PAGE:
Drift gill nets are mile-long nets laid across the water overnight to catch swordfish and thresher sharks. Environmentalists call them “curtains of death” as they also trap marine mammals and sea turtles.

“Every year that drift gillnets are used off the California coast to catch swordfish, the result is that iconic whales, dolphins, sea turtles, sharks, and thousands of fish are ensnared and killed as bycatch,” Geoff Shester, Oceana’s California campaign director, said in a statement. “Ultimately this gear type must be fully prohibited off the West Coast so we can have a sustainable swordfish fishery.”

More than 650 marine mammals have been killed by gill net fishing off the California coast since 2001, according to the environmental groups.

The California fishery in dispute stretches from the Mexican border to San Francisco, and about 150 miles out to sea.

Earlier this month, Oceana sent a letter to the Pacific Fishery Management Council, an advisory board to NMFS, demanding that the agency adhere to regulations under the Marine Mammal Protection Act (MMPA) requiring fisheries to “reduce incidental mortality and serious injury of marine mammals to insignificant levels approaching a zero.”

Drift gill nets are efficient killers. While some large whales manage to break free from them, the nets can entangle their fins and flukes, creating considerable drag that depletes energy reserves.

The groups are calling on NMFS to reduce bycatch by requiring more selective fishing methods and accurate reporting of bycatch.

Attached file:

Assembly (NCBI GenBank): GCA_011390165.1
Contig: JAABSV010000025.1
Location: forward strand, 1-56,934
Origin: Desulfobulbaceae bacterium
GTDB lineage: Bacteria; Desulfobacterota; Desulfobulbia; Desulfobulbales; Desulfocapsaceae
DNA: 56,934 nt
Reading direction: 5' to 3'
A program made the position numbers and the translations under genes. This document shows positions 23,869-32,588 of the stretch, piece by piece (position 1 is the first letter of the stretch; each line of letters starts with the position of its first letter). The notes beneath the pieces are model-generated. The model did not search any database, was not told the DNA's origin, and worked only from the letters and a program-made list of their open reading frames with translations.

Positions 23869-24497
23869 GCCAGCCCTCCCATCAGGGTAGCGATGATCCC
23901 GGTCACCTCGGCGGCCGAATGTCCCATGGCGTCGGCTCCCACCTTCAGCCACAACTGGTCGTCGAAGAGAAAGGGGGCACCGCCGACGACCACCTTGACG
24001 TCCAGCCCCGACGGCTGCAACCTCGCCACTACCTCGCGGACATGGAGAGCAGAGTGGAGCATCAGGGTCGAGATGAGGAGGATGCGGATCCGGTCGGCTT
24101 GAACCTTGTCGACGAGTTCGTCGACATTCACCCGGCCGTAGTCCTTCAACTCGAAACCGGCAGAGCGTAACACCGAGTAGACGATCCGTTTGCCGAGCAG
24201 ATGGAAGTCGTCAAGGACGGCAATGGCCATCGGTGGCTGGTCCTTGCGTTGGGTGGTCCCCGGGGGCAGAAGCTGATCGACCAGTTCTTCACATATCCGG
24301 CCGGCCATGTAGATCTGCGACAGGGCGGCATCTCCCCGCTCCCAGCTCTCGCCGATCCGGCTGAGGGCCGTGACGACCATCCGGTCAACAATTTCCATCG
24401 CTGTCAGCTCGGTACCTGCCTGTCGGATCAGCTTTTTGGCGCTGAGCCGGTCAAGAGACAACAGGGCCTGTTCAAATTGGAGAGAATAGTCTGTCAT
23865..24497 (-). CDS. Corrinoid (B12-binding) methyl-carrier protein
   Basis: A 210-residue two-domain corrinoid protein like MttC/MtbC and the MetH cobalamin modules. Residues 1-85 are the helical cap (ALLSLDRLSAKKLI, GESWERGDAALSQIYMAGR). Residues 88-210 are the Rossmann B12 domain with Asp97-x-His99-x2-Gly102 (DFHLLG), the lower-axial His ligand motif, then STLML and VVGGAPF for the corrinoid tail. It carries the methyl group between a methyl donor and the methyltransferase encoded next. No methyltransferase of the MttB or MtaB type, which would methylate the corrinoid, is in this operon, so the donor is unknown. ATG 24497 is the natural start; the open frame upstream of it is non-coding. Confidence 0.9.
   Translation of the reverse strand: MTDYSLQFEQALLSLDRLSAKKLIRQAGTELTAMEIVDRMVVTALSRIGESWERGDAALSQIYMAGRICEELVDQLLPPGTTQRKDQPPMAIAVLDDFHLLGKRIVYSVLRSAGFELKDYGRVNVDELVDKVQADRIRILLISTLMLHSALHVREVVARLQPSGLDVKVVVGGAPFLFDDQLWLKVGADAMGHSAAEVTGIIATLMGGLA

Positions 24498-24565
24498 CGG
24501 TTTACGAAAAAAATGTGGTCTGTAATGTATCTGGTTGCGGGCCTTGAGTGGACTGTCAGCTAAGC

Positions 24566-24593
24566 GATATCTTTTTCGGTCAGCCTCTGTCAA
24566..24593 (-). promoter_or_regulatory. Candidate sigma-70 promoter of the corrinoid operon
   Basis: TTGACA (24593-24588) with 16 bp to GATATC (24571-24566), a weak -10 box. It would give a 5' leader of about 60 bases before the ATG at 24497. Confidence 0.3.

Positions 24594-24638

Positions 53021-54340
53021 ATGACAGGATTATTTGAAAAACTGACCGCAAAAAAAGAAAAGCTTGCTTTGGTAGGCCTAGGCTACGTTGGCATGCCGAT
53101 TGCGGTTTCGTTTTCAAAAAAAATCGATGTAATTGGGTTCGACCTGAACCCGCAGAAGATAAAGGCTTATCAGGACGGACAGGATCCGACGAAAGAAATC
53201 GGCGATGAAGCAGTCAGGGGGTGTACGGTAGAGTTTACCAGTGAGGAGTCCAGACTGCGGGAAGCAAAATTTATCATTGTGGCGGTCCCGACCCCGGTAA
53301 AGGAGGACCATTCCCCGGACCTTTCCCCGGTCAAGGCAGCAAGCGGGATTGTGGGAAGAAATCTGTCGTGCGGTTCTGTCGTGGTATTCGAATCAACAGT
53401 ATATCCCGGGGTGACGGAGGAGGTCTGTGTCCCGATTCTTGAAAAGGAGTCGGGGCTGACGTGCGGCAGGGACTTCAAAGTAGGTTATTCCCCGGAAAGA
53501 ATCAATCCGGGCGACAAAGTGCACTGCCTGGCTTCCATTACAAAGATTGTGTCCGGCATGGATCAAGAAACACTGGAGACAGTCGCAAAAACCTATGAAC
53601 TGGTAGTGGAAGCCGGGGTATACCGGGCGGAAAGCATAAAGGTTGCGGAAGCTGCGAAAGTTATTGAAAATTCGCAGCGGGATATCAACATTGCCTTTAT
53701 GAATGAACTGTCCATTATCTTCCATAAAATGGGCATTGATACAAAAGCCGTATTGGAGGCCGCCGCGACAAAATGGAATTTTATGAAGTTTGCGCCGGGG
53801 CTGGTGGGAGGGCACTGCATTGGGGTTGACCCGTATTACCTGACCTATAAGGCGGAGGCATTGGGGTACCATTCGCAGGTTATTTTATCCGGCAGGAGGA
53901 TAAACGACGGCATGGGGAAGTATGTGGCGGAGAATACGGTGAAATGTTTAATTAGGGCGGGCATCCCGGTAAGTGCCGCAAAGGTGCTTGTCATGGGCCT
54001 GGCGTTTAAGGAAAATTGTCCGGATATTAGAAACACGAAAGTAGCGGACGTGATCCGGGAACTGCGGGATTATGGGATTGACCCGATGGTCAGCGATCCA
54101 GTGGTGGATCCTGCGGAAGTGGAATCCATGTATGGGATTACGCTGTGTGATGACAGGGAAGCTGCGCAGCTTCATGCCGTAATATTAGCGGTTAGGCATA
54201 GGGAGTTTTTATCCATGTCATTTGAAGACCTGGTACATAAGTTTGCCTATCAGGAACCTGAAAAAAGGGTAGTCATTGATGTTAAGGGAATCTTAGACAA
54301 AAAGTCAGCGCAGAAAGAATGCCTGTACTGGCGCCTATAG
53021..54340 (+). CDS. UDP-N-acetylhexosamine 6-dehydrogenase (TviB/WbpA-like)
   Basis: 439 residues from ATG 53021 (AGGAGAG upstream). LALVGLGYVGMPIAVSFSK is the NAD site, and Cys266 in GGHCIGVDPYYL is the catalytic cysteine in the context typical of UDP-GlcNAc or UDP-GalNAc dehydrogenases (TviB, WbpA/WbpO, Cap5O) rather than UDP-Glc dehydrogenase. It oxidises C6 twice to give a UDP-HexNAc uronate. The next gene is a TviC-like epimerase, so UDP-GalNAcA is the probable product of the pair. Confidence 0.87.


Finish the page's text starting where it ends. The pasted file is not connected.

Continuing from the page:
Swordfish can be caught with harpoons, a method that creates zero bycatch, according to Oceana.

The Pacific Coast Federation of Fishermen’s Associations did not respond to a request for comment.

At a meeting on Monday, the Pacific Fishery Management Council debated proposals to impose “hard caps” on the number of endangered marine species that are injured or killed by the industry.

“They want to incentivize fishermen to take measures to avoid bycatches, which may lead to more innovations for how they fish,” said Mark Helvey, NMFS West Coast program director for highly migratory species.

Another option is to close down the fishery for the remainder of the swordfish season, from roughly September to January, if numbers exceed targets. The council is set to deliver a final recommendation in March.

For now, catching unintended marine species in gillnets is technically legal.

Helvey said the death of endangered or threatened marine mammals species, such as sperm and humpback whales, from gill nets was rare. California fishermen, he added, are required to place pingers on the nets. “They deter animals, which become aware that something is ahead,” he said. Nets must also be placed 36 feet below the surface to allow animals to swim over them.

That doesn’t satisfy conservationists.

“These nets have become a death trap for many species beyond swordfish,” said Catherine Kilduff of the Center for Biological Diversity. “It’s time to start looking for less lethal ways to ;fish.”

Related stories on TakePart:

Why Is the World Ignoring Iceland’s Growing Slaughter of Endangered Whales?

California’s Blue Whales Are Surviving and Thriving

This Map Shows Where Dolphins Captured at the Cove in 2013 Were Sold

Does Whale Watching in the Name of Conservation Do More Harm Than Good?

Original article from TakePart

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Environmentalists Move to Stop Fishing Nets From Drowning Endangered Whales